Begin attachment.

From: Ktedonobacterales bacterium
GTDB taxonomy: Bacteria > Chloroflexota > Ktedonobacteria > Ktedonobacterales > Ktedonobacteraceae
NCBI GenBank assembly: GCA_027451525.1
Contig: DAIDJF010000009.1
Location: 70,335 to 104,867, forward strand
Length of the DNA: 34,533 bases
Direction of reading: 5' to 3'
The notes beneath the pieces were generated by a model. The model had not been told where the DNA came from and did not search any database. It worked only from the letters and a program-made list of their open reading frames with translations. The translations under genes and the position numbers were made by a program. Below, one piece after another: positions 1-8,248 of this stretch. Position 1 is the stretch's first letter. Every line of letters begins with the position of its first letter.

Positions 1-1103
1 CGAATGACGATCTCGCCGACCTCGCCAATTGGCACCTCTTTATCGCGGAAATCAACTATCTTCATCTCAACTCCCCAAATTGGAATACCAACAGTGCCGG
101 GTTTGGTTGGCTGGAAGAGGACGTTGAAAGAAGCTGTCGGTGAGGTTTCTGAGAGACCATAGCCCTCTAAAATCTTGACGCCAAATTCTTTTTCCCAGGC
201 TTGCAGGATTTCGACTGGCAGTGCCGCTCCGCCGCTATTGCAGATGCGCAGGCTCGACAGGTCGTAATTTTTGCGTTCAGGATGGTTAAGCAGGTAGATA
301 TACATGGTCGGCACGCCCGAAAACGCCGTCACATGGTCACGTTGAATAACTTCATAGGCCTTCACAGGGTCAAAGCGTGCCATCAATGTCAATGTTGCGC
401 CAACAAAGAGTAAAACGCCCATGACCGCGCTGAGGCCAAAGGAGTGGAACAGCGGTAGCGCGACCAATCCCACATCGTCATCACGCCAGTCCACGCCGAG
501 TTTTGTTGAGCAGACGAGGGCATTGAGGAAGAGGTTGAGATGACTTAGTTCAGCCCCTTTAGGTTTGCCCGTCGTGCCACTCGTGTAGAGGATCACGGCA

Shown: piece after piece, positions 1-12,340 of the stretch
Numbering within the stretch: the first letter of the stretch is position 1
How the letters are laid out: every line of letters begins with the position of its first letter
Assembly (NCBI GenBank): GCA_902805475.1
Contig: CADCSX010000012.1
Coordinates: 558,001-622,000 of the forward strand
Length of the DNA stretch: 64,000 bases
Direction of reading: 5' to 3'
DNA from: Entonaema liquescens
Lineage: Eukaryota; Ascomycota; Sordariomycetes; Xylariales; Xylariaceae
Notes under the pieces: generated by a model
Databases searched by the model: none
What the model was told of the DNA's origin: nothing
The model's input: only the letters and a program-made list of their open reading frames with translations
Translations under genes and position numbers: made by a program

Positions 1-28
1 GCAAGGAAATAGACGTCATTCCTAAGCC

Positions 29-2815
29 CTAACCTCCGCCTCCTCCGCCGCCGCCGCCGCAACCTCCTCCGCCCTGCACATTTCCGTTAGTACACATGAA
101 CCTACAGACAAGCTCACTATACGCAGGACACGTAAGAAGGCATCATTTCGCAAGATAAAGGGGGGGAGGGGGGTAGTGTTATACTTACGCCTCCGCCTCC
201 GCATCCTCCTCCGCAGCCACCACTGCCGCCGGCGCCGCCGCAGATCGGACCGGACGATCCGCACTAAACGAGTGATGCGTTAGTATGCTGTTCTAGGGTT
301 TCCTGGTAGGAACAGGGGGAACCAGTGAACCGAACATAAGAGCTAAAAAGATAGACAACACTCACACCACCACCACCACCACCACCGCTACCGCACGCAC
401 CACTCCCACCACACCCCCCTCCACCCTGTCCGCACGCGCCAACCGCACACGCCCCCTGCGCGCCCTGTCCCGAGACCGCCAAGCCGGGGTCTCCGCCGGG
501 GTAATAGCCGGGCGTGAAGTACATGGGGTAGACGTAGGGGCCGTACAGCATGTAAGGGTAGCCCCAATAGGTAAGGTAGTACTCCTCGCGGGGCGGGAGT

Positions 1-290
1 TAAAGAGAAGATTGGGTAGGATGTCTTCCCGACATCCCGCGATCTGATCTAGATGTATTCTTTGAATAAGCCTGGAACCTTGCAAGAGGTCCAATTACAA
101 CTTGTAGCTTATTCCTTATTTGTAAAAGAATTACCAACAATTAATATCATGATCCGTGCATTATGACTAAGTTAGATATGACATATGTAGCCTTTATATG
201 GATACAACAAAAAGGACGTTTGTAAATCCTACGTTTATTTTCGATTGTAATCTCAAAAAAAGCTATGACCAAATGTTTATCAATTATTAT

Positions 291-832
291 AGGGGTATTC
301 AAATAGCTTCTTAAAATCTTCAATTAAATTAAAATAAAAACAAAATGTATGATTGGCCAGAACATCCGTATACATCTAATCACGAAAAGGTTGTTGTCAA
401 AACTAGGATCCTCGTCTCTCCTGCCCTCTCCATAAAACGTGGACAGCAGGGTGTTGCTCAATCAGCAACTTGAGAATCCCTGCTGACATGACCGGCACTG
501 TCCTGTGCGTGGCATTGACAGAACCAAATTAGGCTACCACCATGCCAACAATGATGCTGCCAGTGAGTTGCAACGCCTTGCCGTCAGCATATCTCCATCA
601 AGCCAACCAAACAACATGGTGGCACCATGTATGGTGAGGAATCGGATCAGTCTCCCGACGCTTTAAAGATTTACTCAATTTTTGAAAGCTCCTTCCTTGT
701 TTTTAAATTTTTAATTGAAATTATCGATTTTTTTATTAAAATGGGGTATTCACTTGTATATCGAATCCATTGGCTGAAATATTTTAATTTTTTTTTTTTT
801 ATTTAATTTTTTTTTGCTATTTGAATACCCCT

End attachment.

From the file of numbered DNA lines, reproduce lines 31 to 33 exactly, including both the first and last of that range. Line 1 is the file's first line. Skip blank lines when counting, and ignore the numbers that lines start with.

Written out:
Positions 1-28
1 GCAAGGAAATAGACGTCATTCCTAAGCC

Positions 29-2815